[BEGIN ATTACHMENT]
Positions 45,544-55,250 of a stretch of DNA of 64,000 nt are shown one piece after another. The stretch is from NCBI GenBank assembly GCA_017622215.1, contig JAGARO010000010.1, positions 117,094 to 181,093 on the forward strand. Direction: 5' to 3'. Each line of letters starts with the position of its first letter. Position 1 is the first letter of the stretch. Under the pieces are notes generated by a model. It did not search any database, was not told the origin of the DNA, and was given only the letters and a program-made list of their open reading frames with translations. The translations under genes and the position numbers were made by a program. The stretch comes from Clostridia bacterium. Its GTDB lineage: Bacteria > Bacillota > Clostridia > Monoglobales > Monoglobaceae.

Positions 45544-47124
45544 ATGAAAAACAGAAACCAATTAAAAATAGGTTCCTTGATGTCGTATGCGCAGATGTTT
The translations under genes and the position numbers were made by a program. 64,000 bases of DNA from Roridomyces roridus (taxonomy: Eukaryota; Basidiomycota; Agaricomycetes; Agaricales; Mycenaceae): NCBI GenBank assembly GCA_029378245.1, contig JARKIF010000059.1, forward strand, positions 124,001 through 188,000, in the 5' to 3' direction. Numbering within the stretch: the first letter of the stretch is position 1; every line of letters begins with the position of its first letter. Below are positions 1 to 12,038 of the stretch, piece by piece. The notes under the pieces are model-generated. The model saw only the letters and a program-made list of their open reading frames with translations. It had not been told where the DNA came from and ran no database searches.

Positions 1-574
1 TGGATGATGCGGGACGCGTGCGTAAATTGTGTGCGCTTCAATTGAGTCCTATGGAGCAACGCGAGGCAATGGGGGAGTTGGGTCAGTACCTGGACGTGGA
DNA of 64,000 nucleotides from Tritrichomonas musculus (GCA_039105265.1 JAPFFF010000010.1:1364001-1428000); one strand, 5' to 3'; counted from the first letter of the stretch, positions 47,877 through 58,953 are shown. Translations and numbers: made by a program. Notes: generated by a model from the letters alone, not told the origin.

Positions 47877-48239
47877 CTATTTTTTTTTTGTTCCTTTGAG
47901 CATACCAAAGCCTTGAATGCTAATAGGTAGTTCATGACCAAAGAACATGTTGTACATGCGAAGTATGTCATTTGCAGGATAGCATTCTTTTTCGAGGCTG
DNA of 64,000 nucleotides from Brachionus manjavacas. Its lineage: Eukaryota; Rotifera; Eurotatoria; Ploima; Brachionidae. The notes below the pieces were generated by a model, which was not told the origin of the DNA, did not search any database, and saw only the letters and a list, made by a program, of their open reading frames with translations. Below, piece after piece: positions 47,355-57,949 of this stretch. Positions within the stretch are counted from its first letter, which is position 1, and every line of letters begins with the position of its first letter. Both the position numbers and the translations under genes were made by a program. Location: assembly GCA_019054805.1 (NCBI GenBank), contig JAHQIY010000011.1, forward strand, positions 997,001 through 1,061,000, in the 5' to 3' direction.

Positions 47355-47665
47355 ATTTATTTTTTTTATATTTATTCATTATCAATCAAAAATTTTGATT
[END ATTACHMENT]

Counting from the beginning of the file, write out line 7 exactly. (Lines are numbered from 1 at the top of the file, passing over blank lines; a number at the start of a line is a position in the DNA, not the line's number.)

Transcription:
DNA of 64,000 nucleotides from Tritrichomonas musculus (GCA_039105265.1 JAPFFF010000010.1:1364001-1428000); one strand, 5' to 3'; counted from the first letter of the stretch, positions 47,877 through 58,953 are shown. Translations and numbers: made by a program. Notes: generated by a model from the letters alone, not told the origin.